“There is one simple test. Do I as an individual have a right to use force upon my neighbor to accomplish this goal? If I do have such a right, then I may delegate that power to my government to exercise on my behalf. If I do not have that right as an individual, then I cannot delegate it to government, and I cannot ask my government to perform the act for me” [5].

The only possible exception to Principle #2 is if God was directly guiding the government Himself, either personally or through an authorized servant. Examples of this exception are when Moses led the Children of Israel, when Nephi was established as king of the Nephites, and when Christ will reign after His second coming. However, even in the case where God is directing the government, it doesn’t seem reasonable that He would implement a law or policy in which the government would enforce something beyond what we as individuals would feel morally justified in enforcing upon each other. Therefore, the premise behind Principle #2 would still not be violated. Today in the United States, and anywhere else in the world, God Himself is not directing the government, so the power of any current government is derived from the people.

Principle #1 and Principle #2 are interrelated, and should be used together to support each other. With Principle #1 there may be situations where there seem to be a conflict of rights. How do we know the limits of each right, or under which circumstances one right trumps another? We resolve this by applying Principle #2 and deciding what would be morally justifiable for one individual to enforce over another if there was no organized government. I will illustrate this with a couple of examples.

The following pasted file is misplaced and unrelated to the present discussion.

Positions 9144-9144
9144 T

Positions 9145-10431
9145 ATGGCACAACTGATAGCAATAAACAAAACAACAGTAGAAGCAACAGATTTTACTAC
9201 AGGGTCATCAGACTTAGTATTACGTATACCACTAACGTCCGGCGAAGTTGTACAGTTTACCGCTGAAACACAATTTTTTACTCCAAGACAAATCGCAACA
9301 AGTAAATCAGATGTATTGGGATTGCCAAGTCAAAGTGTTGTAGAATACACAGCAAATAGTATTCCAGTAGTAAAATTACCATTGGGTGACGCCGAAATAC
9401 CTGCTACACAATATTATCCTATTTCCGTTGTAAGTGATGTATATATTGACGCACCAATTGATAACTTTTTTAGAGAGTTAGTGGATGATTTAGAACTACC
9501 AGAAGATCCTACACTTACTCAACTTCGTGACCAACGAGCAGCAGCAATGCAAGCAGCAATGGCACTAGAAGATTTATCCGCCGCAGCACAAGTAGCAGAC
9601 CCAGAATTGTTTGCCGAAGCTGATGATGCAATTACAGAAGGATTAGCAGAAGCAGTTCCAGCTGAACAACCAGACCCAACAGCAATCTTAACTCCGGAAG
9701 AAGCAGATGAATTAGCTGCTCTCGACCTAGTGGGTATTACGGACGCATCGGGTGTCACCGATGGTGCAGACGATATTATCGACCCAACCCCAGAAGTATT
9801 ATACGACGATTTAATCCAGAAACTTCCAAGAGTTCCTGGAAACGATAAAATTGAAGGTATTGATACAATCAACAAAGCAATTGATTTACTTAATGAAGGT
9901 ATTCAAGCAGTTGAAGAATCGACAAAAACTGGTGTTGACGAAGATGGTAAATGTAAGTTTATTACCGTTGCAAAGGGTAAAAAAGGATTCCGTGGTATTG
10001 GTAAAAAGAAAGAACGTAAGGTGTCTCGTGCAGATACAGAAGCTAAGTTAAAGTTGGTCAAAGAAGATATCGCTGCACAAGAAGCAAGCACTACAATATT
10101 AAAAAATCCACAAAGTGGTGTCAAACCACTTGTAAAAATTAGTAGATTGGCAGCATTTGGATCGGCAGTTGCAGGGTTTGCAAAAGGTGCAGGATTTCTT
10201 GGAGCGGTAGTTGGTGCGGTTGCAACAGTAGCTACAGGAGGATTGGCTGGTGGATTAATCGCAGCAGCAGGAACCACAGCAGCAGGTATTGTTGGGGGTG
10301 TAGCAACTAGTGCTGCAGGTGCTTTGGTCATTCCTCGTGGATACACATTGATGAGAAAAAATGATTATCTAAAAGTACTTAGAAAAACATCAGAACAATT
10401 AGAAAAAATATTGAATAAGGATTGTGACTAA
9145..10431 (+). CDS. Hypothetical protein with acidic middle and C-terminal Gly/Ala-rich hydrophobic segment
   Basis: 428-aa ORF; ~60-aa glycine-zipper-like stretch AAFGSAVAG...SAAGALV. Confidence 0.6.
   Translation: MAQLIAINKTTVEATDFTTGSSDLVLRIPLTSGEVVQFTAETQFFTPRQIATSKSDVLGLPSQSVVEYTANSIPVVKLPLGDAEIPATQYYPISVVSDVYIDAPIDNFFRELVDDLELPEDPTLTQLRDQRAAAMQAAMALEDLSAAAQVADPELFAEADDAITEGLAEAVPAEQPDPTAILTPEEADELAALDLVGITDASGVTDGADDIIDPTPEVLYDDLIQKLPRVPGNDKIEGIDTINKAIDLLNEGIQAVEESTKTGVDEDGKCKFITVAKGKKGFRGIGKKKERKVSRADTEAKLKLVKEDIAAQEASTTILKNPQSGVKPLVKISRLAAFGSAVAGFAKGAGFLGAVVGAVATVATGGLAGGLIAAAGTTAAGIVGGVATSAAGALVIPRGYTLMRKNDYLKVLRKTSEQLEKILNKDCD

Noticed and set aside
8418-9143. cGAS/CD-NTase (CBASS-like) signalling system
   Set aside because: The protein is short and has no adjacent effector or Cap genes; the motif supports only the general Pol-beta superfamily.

Under the right of liberty, we have the right to practice a religion of our choice. What if someone’s religion required a child sacrifice? Are we justified having laws which prohibit this? If there was no organized government, people would be justified in using force to stop the sacrifice because it is a violation of the child’s right to life. The right of religion does not grant someone the right to do any religious ceremony that can exist, but it does grant someone the right to do any religious ceremony which does not infringe upon the rights (life, liberty, or property) of others. Because the people individually have the power to use force to stop this ceremony, it is therefore a protection of rights and they can delegate this power to government.

Another example is that under the right to individual liberty, we have a right to seek education. Does that mean we can have government force everyone to receive the equivalent of a high school education? If there was no organized government, most people would not feel justified in forcing their neighbor to have their child graduate from high school under threat of taking the child from their home or locking the parent up. Therefore, since individuals aren’t morally justified in doing so, they cannot delegate this power to government.

President Benson called Principle #1 and Principle #2 “basic, eternal principles” [3]. I’d like to emphasize this. They are not simply great concepts that we should seek to apply in government when convenient with many exceptions. They are “eternal principles”. For further support and a more detailed explanation of these two fundamental principles, refer to The Proper Role of Government by President Benson [5].

Democracy and Representation


Because we live in a representative democracy, many people argue that democracy or representation overrules the fundamental principles presented above. Many others may not even realize that there are more fundamental principles that democracy and representation stand upon. They argue that democracy means that if a majority votes in a particular way, it can be enforced no matter what. They may also argue that because we have government representatives, they have the power to force us to do whatever they see fit. I don’t know of any scripture or prophetic quote which supports the idea that democracy or representation trumps Principle #1 or Principle #2. In fact, the opposite is supported. President Benson said: